Whereas many Western languages base there naming of the months on Latin traditions, in Finnish, which belongs to a different group of languages, they have a totally different scheme. In that sense, the month of December is called “joulukuu”, which literally means “Christmas month”. And as you can see from reference #2 below, the other months of the year are also different, basing their names on different events in nature.
We have come to the end of yet another interesting month. Below are some interesting things that caught my interest:
On 5G, Covid-19, cocksureness and today’s challenges
My alma mater, Chalmers University of Technology in Göteborg (Gothenburg), Sweden was founded on 1829-11–05. And each year since 1991, around this day, there is a lecture about popular science, the William Chalmers lecture, held by a prominent researcher. This year, it was Erik Ström, professor at the Department of Electrical Engineering.
Erik leads a team which has participated in developing the modern day communication technologies, all up to 5G. And now it is planning the development of the successor, 6G. Erik talked about that, but also about the omnipresent Covid-19 and how one can estimate the probability of having the virus if the test result is positive, etc. All this was done in a very leisurely style, I am sure you will enjoy it as much as I did!
See references #1 and 2 below for all details.
What does bimonthly mean?
If you learn that a certain measure should be taken bimonthly, what does that mean? Should it be twice a month or every other month?
The answer is that it could be either way! You have to find out by the context, if you can.
See also reference # 3 below.
What is round and attracts the automated video recording system?
As we all know, technology of all sorts are so developed nowadays that many things can handed over to automated systems and they take care of them brilliantly. But there may be glitches…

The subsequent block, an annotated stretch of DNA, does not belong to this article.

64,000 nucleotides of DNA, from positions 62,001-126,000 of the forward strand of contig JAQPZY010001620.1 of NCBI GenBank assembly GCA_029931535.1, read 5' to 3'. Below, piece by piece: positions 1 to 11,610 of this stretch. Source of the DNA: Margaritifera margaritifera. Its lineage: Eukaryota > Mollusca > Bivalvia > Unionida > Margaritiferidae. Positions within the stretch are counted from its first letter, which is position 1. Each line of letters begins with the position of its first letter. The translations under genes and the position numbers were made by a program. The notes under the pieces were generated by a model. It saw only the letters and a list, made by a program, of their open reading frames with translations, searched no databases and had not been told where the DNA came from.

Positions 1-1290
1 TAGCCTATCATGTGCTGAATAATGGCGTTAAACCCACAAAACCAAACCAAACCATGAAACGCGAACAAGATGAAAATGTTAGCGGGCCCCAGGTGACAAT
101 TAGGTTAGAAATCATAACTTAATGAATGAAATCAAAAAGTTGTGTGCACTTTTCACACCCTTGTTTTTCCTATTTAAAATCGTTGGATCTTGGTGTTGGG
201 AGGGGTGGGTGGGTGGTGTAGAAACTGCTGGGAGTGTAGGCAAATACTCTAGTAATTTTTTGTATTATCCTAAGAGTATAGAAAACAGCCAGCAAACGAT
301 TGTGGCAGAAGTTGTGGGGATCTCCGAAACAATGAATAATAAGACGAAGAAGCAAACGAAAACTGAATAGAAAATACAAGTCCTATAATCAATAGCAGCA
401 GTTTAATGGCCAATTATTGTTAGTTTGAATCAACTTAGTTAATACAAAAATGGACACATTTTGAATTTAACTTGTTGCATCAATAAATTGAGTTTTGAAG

The Scottish football club Inverness Caledonian Thistle FC employed an automated video recording system to transmit their games online to their fans who were locked down at home. The system was programmed to keep track of the ball. It worked fine until a certain day the system confused the ball in the field with one of the linesmen.
Something very interesting happened earlier this month:
Researchers at the University of Rochester demonstrated that a compound made of carbon, hydrogen and sulphur is able to carry electrical charges with no electrical resistance at such a high temperature as 15°C. This temperature is much higher than what any proven superconductivity has been performed at before.
There is however one catch. This demonstration could only take place because the material was under a pressure of 275 GPa, which is almost three million times higher than normal air pressure. But the research team is working on that, through a special technique called “compositional tuning”.
If they will be able to make this material more economical to produce, then it can lead to power grids that save millions of MWh, faster electronics and new ways to propel levitation and its use in transports.
More information about this exciting discovery can be found in references 1 and 2 below.
Before going over to some interesting updates to earlier posts I have made, some words about the fabulous header photo. My friend Gustavo Winckler recently visited Gothenburg with his family. They got really amused about this cosy city, and who would not? You may remember my post of 2017-02-28, where Gothenburg was called the world’s best city regarding the social behaviour and attitudes of its residents.
His wife, Tatiana Winckler, took the photo in a central park from the 19th century, called the Garden Society of Gothenburg. This particular photo shows the Palmhouse and some nice treats at this time of the year. Thank you, Tatiana, for illuminating our world with this amazing photo!